Deoxygenated sickle hemoglobin. Modulation of its solubility by 2,3-diphosphoglycerate and other allosteric polyanions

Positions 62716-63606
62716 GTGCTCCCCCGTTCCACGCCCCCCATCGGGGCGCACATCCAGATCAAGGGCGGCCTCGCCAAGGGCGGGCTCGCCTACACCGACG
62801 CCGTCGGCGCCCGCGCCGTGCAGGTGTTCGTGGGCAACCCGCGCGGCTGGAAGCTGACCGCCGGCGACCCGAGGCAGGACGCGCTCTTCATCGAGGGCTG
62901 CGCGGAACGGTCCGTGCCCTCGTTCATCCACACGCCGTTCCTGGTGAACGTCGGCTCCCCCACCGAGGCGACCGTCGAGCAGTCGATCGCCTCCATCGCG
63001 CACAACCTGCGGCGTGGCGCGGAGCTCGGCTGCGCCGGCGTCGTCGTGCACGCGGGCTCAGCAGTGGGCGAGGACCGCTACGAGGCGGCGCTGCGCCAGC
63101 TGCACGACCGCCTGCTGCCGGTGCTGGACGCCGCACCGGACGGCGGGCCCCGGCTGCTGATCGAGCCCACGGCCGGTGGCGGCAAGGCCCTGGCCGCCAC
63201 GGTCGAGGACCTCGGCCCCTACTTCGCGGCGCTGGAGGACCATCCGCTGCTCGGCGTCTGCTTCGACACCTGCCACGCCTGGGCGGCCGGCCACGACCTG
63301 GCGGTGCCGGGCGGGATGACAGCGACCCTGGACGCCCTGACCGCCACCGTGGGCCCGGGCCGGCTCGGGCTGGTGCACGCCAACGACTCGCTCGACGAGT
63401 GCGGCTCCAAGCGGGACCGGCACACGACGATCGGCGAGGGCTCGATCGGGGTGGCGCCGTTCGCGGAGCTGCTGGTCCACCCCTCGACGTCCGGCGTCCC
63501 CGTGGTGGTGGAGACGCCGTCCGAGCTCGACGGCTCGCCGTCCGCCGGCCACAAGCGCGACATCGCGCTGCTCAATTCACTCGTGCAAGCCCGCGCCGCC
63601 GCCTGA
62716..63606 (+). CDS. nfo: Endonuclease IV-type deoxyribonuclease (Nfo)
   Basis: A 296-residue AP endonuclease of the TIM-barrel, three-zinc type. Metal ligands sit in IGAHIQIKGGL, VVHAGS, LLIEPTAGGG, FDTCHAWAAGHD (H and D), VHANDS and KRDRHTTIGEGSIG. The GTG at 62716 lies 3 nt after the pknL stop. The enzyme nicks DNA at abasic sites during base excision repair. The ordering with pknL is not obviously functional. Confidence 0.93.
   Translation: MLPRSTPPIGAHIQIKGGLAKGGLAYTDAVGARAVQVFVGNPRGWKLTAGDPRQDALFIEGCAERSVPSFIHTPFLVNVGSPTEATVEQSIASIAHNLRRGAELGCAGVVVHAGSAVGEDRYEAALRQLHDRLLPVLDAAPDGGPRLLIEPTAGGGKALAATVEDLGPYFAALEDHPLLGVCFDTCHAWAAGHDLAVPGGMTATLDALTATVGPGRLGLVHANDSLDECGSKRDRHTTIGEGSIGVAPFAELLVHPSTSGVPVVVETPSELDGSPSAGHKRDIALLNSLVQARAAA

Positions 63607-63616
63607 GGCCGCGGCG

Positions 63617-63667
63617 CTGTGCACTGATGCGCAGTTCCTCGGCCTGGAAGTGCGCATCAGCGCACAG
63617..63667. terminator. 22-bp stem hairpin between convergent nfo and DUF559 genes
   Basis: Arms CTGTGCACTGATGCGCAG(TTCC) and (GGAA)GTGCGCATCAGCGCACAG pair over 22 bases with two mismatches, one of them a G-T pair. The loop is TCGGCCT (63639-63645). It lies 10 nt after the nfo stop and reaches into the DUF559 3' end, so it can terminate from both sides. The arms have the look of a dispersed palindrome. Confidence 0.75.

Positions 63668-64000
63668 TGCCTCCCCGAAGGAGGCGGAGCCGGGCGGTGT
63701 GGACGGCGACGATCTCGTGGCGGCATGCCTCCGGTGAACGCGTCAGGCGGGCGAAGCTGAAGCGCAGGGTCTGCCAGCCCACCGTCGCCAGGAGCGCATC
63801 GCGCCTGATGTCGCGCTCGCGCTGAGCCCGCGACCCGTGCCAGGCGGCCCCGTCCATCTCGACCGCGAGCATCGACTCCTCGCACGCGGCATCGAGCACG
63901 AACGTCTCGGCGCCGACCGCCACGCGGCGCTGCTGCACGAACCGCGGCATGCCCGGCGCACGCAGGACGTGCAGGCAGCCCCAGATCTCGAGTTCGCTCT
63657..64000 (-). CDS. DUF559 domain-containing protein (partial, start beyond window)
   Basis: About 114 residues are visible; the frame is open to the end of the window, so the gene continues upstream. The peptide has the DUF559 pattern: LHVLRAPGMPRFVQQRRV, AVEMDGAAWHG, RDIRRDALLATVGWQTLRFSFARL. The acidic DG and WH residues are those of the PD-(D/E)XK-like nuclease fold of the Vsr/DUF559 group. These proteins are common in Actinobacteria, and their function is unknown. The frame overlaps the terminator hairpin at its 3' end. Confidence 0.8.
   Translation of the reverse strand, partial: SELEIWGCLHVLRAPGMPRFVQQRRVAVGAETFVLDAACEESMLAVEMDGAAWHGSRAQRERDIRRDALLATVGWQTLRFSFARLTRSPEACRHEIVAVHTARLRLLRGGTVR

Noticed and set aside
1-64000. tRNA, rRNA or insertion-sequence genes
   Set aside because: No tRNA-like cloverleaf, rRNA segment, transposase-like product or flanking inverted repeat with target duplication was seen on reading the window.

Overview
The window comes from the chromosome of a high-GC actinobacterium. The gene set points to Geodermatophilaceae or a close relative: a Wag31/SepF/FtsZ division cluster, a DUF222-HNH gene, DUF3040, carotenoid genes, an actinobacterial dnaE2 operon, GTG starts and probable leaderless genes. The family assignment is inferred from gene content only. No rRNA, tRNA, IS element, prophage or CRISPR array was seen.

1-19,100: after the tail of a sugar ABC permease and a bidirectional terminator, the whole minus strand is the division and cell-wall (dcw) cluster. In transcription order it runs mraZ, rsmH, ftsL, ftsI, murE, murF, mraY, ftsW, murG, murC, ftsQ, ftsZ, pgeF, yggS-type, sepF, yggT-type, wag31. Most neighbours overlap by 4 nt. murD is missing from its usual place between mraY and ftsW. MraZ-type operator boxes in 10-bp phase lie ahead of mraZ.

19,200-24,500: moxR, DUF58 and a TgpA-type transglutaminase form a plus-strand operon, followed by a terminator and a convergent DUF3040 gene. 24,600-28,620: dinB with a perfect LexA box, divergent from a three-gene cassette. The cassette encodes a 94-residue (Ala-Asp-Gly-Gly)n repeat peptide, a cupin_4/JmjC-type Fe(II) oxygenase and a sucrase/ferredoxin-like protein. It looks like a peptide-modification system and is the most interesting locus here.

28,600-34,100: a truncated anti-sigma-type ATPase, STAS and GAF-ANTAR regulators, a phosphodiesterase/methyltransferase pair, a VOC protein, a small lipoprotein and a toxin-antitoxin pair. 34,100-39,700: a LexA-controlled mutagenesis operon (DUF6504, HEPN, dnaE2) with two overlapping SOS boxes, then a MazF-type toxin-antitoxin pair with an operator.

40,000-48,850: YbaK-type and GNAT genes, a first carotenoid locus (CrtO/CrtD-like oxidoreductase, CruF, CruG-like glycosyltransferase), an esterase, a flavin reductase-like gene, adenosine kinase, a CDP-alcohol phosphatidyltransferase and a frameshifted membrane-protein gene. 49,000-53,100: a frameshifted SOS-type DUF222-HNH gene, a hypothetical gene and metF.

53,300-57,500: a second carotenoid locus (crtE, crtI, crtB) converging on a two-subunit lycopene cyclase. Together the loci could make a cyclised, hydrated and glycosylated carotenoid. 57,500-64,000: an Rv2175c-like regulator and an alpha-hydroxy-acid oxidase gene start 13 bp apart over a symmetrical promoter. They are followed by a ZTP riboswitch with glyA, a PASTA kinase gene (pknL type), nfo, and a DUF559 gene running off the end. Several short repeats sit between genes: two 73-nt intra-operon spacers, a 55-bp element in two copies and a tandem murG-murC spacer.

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The effects of 2,3-diphosphoglycerate (DPG) and other allosteric polyanions of the phosphate or sulfate ester class (inositol hexaphosphate (IHP), ATP, pyridoxamine-5'-phosphate (PMP), and inositol hexasulfate (IHS)) on the solubility of deoxyhemoglobin S, and the oxygen affinity of Hb A were evaluated. Their effects on the saturation concentration (c(sat)) indicated promotion of gelation in each case, according to the following order of molar effectiveness: IHP > IHS > DPG > ATP >> PMP. Four polybasic carboxylic acids (benzenetricarboxylate (trimesic acid), benzenetetracarboxylate (BTC), benzenepentacarboxylate (BPC), and benzenehexacarboxylate (BHC)) were evaluated as well. Their order of molar effectiveness was: BHC > BPC > BTC >> trimesic acid. Both classes of polyanions influenced oxygen affinity in the same order as solubility. Overall, a good correlation existed between the negative charges of these nine allosteric polyanions at neutral pH and their effects on solubility and oxygen affinity. Because of its possible role in the pathophysiology of sickle cell disease, the effect of DPG on c(sat) was examined over the pH range 6.5-7.6. While a decrease in c(sat) was observed for DPG-saturated deoxyhemoglobin S throughout this range, the decrement observed in the physiological pH range (1.8 g/dl) was somewhat lower than that below neutral pH (3.0 g/dl); in either case the sickling tendency of SS red cells would be enhanced. Inasmuch as the intracellular concentration of DPG in sickle cell anemia may be elevated as much as 2-fold, maneuvers aimed at its reduction could be therapeutically beneficial.

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